Falsely accused of rape: I record consent before sex

Kayode Modupe-Ojo was falsely accused of rape

Around nine hours after saying goodbye to a woman he had just had sex with, Kayode Modupe-Ojo's life changed forever.

The police knocked on his door to arrest him on suspicion of rape.

The case went to trial last year and he eventually he was cleared.

Now he struggles to trust any woman.

He says it's totally changed his attitude towards dating.

He gets them to record their name and their consent on his phone before sex.

Kayode took part in the BBC Three programme Is This Rape? Sex On Trial exploring views of sexual consent and whether or not people understand the law that surrounds it.

It also features Beth Cleasby - she was raped five years ago and has waived her right to anonymity.

You can watch Is This Rape? Sex On Trial on the BBC iPlayer.

Kayode's real-life story

I had a random friend request on Facebook from a woman I'd never met. We had, over the course of a week to week and a half, exchanged messages. We swapped numbers, exchanged text messages and then Skyped each other.

A week later I had driven up to the area where she lived in and we'd spent the bank holiday weekend together.

We had gone out for something to eat, checked into the hotel together.

We got back to the hotel, we got intimate. It was full and consensual.

I decided to cut my visit with her short. I did it in a very amicable way - we packed our things and I dropped her off home.

About eight or nine hours later my life changed. The knock on the door came, I asked who it was they said it was the police.

[They] said that they were there to arrest me on suspicion of kidnap and rape. Everything just froze.

I was charged and I was remanded in custody, my whole life changed.

My reaction to that was do they have the right person? Are they sure they have the right person?

I know it sounds strange but I was actually waiting for a bunch of cameras to come out, someone to say "I've got you" or one of the officers to say "We have have the wrong person".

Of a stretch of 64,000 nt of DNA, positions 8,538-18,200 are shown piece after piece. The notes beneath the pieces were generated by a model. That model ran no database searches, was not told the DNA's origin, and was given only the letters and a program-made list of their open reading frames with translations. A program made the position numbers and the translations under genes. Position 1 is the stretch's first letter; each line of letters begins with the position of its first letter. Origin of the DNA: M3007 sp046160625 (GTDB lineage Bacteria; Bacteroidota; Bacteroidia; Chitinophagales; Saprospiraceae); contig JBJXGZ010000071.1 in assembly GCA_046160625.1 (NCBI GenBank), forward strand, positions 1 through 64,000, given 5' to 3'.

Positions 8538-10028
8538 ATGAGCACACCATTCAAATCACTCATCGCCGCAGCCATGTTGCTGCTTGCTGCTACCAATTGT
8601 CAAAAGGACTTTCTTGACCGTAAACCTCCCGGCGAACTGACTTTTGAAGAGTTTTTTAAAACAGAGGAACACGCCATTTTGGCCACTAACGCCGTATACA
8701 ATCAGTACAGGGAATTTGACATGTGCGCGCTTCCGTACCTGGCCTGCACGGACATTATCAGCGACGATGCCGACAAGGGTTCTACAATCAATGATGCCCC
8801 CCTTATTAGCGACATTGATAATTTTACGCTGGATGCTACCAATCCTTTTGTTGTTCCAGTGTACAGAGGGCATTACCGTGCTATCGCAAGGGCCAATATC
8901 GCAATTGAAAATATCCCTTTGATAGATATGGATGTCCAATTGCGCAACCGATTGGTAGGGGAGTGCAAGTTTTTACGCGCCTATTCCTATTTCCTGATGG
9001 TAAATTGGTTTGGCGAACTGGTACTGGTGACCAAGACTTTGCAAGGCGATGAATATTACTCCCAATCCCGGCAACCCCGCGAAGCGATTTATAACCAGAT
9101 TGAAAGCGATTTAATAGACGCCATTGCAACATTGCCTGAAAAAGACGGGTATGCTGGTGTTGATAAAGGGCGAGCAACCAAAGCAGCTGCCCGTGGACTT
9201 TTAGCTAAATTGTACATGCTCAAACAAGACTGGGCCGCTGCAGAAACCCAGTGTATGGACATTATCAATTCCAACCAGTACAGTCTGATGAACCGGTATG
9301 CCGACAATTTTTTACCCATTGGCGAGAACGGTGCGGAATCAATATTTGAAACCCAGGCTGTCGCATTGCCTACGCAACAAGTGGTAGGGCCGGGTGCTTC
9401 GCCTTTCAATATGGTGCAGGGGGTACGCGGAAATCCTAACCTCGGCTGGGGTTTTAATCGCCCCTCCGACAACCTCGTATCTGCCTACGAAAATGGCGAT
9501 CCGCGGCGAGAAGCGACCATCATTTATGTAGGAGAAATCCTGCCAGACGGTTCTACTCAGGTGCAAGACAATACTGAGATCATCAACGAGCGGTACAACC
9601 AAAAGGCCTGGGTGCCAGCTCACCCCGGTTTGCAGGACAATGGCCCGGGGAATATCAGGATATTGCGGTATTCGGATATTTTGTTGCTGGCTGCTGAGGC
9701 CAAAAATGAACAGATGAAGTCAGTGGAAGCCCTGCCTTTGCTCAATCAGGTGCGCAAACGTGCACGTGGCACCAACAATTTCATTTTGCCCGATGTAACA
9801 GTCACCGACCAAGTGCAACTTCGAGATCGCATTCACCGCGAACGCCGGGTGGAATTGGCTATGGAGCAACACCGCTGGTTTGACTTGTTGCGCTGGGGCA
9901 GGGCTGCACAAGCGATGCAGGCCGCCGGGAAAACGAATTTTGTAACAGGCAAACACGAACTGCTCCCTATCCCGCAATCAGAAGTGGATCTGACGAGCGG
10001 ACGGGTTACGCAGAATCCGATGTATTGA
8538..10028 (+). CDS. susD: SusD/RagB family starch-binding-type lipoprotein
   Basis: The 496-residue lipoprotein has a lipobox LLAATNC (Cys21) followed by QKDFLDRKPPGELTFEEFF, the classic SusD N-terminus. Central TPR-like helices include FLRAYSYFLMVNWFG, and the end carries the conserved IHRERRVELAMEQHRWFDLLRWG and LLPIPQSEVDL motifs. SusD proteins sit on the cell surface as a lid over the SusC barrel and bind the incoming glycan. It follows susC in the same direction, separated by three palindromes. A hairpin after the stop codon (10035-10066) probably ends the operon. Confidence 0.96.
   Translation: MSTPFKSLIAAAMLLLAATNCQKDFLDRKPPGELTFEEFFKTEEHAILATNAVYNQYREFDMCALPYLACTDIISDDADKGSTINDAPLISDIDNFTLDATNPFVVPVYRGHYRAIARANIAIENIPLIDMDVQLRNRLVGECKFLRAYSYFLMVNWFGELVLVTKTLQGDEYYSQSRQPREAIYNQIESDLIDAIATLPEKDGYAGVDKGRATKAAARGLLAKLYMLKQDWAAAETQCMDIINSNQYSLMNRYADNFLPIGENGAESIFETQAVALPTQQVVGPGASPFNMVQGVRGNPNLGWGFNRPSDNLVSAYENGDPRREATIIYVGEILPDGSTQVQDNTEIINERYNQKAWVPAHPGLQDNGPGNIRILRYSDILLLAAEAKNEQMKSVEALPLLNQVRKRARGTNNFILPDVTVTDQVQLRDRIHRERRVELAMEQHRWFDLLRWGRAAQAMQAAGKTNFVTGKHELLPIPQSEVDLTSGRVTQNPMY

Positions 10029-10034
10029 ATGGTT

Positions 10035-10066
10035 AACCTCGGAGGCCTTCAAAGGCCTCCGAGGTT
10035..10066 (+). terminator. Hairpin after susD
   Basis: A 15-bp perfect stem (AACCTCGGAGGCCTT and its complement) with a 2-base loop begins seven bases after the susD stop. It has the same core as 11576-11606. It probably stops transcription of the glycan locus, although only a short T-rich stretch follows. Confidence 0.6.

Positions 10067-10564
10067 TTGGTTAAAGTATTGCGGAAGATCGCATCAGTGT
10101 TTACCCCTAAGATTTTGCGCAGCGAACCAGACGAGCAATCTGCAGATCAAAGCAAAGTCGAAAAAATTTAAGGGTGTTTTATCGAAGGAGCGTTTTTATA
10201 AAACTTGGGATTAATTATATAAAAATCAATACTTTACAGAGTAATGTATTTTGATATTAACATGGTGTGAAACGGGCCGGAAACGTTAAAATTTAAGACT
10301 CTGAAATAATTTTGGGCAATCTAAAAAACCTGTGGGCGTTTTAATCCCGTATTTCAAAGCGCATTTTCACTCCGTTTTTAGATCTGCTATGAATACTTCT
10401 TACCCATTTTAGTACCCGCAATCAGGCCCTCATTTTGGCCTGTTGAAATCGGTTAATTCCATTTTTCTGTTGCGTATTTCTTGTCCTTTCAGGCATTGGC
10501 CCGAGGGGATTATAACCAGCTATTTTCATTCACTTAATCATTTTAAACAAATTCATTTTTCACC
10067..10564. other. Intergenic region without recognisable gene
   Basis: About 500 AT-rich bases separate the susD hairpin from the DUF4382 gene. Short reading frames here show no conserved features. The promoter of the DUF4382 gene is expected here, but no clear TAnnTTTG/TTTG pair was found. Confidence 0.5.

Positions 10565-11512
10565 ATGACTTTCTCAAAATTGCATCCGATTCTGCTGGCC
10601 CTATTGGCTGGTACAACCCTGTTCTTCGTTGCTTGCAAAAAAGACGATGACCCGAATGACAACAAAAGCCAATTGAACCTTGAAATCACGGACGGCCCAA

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My relationship with women has been affected, I don't trust. It was just a horrible time when it came to dating or even being in the same room as another women who I didn't know or who I've only just met.

It has taken me a really long time to be intimate with another women and if and when that situation does arise I tend to ensure that I have recorded full consent before anything takes place.

I would ask questions like "What is your name? Are you comfortable in being here?" Just to make sure that I have proof that everything and anything that had happened, was fully consensual by both of us.

Barrister Abigail Husbands prosecutes and defends in cases of sexual offence

Abigail explains why the issue of consent can be complex legally too:

1) The legal definition of consent is whether you choose to do something. So if somebody agrees by choice then they've consented to it as long as they've got the freedom and capacity to make that choice - that's what the law says which practically speaking means that somebody's got to want to do it and choose to do it.

2) If somebody is so drunk that they're passed out drunk then they wouldn't really have the freedom or capacity to choose to do something and so they wouldn't be consenting if they were passed out drunk.

3) But there's a whole spectrum of consent, nobody has to push somebody off or scream or shout or say stop, it's not as black and white as that at all, if somebody doesn't want it to happen then they're not consenting to it.

There's help and support on the BBC's Advice pages.

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